All of North America’s Counter-Strike existential angst seemingly faded once Liquid found their version of a perfectly balanced roster. Through the foundation of Elige and Nitr0, the return of NAF and adreN (as their coach), and the addition of Stewie2K and twistzz, the rest of the world remained unready for the potential that Liquid pertained. For the first time in forever, a roster presented a real challenge to the all-powerful Danes of Astralis. In fact, we can rewind to the exact moment when Liquid’s strength seemed... “untouchable”. Run it back to the 2018 FaceIt Major, more specifically, the best of one match during the swiss stage on Inferno. Twistzz claims the “superb” calling from Nitr0 allowed him to be “3 steps ahead of everything they [Astralis] were thinking. It was crazy, his mind was running at like 300% I swear to God.” Fans and pundits quickly noticed the change of confidence from Liquid. Their dynamic strat-calling, and near perfect reads on their opposition COMPLETELY altered their game for the better. Though we may not have an exact answer for where this change in their playstyle came from, shortly after the event, we saw the reintroduction of adreN as a coach and the addition of Stewie2K, which allowed them to have a central core of “3 big-brained people putting ideas and stuff together”, while the others could focus on strictly fragging.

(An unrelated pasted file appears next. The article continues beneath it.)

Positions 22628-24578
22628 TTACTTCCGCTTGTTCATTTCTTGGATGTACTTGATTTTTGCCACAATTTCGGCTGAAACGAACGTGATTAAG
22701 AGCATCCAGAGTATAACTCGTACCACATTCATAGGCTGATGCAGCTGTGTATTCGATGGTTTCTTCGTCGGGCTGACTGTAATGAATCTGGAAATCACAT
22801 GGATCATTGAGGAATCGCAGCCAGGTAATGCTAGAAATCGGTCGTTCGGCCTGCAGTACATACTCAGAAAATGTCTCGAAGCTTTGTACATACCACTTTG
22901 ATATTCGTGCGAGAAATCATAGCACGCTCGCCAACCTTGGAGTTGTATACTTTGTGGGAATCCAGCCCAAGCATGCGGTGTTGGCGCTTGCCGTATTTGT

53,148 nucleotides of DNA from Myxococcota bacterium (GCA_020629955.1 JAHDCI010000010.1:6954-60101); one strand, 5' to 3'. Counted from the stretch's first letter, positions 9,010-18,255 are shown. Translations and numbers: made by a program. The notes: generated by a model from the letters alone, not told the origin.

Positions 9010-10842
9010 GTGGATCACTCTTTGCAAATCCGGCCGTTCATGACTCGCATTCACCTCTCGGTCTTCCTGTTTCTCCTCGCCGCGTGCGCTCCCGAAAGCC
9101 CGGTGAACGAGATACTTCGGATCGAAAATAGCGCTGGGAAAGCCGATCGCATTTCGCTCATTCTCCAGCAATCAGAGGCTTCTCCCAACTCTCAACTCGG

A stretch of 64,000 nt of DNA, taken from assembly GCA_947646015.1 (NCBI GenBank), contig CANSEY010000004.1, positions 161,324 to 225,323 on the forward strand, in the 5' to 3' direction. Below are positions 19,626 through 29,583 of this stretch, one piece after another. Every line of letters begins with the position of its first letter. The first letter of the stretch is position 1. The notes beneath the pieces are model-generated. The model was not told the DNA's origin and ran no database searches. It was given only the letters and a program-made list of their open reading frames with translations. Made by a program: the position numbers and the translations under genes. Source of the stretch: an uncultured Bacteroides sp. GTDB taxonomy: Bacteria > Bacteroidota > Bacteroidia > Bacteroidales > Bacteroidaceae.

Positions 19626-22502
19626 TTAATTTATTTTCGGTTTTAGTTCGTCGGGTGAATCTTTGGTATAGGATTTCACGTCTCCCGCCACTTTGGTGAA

And with the chemistry finally forming for Liquid to begin achieving their peak performance, there were only a few minor, yet crucial, changes that Twistzz deemed to be important to his game — specifically, his physical health. It certainly wasn’t difficult for most to notice from streams, stage cameras, or social media that Twistzz looked much leaner (and to be honest, extremely toned), but where most of us would view this as a pure aesthetic advantage, Twistzz claims this upped his game radically: